Academic journal article The Journal of Consumer Affairs

Beyond Door-to-Door: The Implications of Invited In-Home Selling

Academic journal article The Journal of Consumer Affairs

Beyond Door-to-Door: The Implications of Invited In-Home Selling

Article excerpt

Over the past 20 years, consumer groups and policymakers have expressed concerns about the high-pressure selling techniques used during in-home selling, often highlighting the distinction between typical door-to-door selling, and the type of selling that occurs when a salesperson is "invited" through a previous interaction to undertake a sales process in the consumer's home. This article explores these high-pressure selling techniques in the context of the invited in-home selling (IIHS) of educational software and the consequences in terms of consumer vulnerability and consumer protection policy. We conclude by drawing upon earlier discourse in this field to argue that policymakers, consumer advocates and businesses consider a holistic, multidimensional contextualization of consumer vulnerability as a means to consider consumer protection in this, and other contexts.

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"Large deceptions are built up from smaller deceptions. Real-world marketplace deception is an orchestrated process, not an isolated single act." (Boush, Friestad, and Wright 2009, 41)

This article explores the phenomenon of "invited in-home selling" (IIHS), focusing on the psychological and contextual factors in consumers' decision-making associated with the purchase of goods and services (and credit to assist with purchasing) from an in-home seller. Products sold in this way can include educational software, home security systems, encyclopedias, and vacuum cleaners. IIHS is distinguishable from other personal selling (also known as door-to-door selling or doorstep selling) in the home due to its reliance on an invitation being sought from the consumer, in a context removed from the home, prior to the actual sales presentation.

Door-to-door sales have been reported to have several benefits to both consumers and sellers. A review of the Australian door-to-door sales industry (which includes IIHS) described how this type of selling allows low-involvement products to be shown to consumers at their convenience, enables personal demonstrations or tailored service, is low investment with limited set-up costs, and is regarded by traders as good for raising brand awareness (Frost and Sullivan). Additionally, door-to-door sales frequently involve products or services that are relevant to most households, making it a cost effective means of selling (Frost and Sullivan). The nature of door-to-door sales also means that consumers living in particular regions can be targeted (Frost and Sullivan).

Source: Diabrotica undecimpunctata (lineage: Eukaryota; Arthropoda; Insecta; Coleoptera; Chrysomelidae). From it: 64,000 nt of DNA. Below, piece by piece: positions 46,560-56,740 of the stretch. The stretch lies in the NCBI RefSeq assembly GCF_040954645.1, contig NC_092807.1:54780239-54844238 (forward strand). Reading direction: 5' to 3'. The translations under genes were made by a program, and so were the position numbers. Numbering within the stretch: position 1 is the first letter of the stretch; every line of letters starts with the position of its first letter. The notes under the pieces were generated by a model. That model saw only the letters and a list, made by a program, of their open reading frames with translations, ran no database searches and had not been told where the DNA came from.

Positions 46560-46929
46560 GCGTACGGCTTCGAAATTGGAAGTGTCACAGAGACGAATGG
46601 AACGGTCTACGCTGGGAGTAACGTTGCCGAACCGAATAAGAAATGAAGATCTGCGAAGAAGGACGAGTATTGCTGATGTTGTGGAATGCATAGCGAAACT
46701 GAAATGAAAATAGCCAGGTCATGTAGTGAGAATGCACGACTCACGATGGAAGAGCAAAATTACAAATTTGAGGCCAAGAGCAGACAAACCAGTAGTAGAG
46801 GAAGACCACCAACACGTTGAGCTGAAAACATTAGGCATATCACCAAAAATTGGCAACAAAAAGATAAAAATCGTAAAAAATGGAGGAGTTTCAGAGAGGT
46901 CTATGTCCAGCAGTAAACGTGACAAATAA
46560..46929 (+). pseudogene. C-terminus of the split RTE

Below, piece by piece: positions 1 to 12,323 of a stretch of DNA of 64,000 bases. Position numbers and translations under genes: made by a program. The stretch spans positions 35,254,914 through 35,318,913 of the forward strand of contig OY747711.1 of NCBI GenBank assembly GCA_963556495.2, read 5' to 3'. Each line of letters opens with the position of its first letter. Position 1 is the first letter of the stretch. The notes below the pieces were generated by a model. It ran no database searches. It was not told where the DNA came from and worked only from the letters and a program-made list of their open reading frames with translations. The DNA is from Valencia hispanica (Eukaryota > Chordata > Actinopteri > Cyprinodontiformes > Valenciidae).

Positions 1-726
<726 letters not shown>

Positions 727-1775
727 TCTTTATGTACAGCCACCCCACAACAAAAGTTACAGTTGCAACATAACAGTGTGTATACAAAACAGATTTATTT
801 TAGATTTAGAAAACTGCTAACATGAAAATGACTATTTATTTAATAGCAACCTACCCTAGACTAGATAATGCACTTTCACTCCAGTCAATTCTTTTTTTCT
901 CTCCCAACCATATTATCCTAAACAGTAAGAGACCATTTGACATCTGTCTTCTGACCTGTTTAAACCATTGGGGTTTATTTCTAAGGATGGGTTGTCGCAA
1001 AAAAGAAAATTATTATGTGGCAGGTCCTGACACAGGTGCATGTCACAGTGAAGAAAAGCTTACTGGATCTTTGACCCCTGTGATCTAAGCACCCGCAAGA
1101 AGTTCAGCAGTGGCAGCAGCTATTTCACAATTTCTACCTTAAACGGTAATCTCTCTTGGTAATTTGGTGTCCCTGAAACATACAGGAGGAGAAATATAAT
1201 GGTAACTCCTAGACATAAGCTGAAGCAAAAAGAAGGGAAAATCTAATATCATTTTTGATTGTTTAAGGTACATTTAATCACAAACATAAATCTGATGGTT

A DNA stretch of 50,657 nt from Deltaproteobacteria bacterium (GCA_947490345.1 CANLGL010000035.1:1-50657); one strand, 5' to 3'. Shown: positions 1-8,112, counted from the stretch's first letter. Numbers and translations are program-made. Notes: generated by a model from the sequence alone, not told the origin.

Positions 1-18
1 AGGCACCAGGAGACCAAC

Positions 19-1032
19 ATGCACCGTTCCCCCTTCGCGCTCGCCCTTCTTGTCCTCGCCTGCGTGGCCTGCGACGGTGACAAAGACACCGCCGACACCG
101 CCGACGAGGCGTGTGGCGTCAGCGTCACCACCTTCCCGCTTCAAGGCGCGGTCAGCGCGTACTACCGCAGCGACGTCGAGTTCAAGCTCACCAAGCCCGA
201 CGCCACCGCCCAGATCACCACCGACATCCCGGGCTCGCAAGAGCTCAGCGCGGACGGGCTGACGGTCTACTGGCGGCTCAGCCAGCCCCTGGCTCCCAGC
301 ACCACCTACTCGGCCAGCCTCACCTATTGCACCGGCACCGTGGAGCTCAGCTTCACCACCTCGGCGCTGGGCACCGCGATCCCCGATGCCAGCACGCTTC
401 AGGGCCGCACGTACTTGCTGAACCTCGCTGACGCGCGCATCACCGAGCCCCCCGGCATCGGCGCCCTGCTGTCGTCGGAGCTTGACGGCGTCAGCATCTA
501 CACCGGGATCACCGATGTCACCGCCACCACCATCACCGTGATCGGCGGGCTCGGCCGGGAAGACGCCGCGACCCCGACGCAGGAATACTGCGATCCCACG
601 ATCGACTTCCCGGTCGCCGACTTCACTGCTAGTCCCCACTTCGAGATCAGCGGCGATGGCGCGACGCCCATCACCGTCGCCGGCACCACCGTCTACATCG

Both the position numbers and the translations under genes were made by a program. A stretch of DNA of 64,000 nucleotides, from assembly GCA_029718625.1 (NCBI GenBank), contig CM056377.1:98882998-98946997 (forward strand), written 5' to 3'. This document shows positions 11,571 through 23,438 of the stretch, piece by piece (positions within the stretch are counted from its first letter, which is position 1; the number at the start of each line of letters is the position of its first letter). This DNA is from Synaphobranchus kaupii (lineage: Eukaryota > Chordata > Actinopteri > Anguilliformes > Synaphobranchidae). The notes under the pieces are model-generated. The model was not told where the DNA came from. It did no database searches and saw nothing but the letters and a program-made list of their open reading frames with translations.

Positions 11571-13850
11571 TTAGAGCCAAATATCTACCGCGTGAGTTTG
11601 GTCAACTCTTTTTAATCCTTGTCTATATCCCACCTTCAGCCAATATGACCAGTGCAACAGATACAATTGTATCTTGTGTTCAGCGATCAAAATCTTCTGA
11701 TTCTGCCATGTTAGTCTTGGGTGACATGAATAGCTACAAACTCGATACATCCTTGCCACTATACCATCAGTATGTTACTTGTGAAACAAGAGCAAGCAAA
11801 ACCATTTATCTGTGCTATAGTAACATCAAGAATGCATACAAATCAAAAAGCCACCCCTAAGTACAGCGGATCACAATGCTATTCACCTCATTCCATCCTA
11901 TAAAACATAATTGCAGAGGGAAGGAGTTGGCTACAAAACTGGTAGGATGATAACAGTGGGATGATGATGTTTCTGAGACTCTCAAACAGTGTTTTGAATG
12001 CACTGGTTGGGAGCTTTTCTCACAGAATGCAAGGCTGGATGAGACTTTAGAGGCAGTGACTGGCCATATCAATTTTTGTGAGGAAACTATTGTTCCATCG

In addition, the particular nature of the in-home selling situation privileges the domestic and familiar environment of the home as the main setting, and may affect the context of the sale and the attitude of the consumers. Although there is potential for consumer vulnerability to be influenced once the salesman is in the home, it is also true that the home provides a familiar environment where consumers feel more confident and comfortable, can preserve their privacy and anonymity, and perceive less risk (Gillett 1976; McCorkle, Planchon, and William 1987).

Many of these benefits of the general door-to-door sales channel are also true of IIHS. Targeting of particular consumer groups can be further facilitated using IIHS by giving particular consumers (e.g., families with children) the opportunity to invite them to their home. For example, one Australian education sales organization describes its IIHS sale model as advantageous because it involves, "A qualified consultant (demonstrating) ... the power of the program in the comfort of your own home" (CAMI Worldwide).

In contrast to the aforementioned positive aspects, the United Kingdom Office of Fair Trading (OFT) has placed particular emphasis on warning consumers about high-pressure tactics where the consumer has invited the doorstep trader into the home (United Kingdom Office of Fair Trading 2012). A renewed OFT doorstep selling awareness campaign comes after a large number of calls to UK consumer help lines in 2012 about doorstep salespeople. …

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